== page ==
There continues to be a lot of interest in the small papyrus fragment that Karen King and others have now made public that is purported to have a reference to the wife of Jesus. I expect to see seminars about this at the November meetings of the venerableEvangelical Theological Society and the Society of Biblical Literature. This mini-doc is now being called the Gospel of Jesus’ Wife or GJW. I’m sure it will be a Hollywood blockbuster next year, starring Russell Crowe or Tom Hanks as Jesus, maybe with Angelina Jolie or Jennifer Aniston as the wife.
My friend, Dr. Jeff Miller of Milligan College, posted a comment on this blog that contained a link to a scholarly analysis of this by Francis Watson that some of you may have missed, so I want to bring this to your attention. It is on Mark Goodacre’s site:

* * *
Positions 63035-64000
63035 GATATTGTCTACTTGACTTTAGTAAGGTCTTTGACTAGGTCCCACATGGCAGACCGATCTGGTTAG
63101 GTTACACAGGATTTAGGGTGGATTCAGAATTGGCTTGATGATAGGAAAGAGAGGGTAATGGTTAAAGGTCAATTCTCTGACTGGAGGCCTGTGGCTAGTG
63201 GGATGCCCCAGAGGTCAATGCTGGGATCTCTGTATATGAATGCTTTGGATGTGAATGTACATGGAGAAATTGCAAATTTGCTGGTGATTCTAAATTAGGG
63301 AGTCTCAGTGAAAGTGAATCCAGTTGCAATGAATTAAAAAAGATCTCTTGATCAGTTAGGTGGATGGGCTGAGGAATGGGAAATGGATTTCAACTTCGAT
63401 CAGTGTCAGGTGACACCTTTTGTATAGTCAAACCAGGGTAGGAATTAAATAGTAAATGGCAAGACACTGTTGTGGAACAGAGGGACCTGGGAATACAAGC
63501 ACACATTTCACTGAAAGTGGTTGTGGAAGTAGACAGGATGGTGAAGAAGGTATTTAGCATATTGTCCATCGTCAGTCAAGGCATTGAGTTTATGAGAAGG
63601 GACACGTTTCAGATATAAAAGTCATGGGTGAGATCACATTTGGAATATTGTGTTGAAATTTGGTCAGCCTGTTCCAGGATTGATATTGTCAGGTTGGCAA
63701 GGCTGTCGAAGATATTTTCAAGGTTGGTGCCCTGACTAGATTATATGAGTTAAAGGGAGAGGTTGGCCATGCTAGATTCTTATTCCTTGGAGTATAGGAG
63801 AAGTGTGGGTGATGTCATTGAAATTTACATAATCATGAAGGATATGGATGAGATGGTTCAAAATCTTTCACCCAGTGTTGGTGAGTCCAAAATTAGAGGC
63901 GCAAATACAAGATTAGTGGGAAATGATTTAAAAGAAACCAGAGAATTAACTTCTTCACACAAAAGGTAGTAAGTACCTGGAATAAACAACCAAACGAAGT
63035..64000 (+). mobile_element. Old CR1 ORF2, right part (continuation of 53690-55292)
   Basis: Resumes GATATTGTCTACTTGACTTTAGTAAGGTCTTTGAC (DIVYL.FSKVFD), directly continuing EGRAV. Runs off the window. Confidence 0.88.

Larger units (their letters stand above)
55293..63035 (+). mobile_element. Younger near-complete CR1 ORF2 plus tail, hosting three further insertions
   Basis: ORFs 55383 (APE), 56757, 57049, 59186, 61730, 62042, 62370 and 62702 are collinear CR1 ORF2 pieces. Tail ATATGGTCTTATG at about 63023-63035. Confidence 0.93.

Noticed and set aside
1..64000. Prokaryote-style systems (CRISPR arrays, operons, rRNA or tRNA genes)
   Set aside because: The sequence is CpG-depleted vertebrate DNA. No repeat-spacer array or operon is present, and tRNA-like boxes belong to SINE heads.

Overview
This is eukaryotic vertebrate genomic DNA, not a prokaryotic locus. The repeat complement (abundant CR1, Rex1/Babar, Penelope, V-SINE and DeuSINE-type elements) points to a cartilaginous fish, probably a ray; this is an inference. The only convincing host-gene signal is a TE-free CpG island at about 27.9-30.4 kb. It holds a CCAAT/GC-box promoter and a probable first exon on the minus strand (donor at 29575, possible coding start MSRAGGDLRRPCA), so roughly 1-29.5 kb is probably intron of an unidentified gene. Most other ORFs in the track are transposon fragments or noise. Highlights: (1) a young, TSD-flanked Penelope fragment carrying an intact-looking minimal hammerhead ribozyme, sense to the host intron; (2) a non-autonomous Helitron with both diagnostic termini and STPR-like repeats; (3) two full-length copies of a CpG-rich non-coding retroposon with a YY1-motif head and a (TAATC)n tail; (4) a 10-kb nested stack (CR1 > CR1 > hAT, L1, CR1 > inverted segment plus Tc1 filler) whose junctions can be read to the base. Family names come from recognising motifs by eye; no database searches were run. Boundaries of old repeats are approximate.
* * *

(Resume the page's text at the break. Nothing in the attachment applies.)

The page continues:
There was also a more popular article in Time magazine this week that case doubts on the authenticity of the GJW, “Did Jesus Have a Wife?” Unfortunately, this is available only in print or online to subscribers. Most of the major newspapers have articles on this written by someone who is conversant with the current scholarly discussions, so a google search can yield many resources.
I have done a lot of reflection on how we got to where we are in this sort of debate concerning a married Jesus. The Gospels that made the “canonical cut” are silent about the marital status of Jesus, and this is most plausibly interpreted to conclude he had no wife. The New Testament also contains some additional historical detail about Jesus in Acts, the writings of Paul, the book of Hebrews, 2 Peter, and perhaps in Revelation and other books. This information is meager compared to the Gospels, but agrees with them in being silent about Jesus’ marital status. I thought it might be helpful to diagram the historical possibilities as I see them:
Nebraska Christian College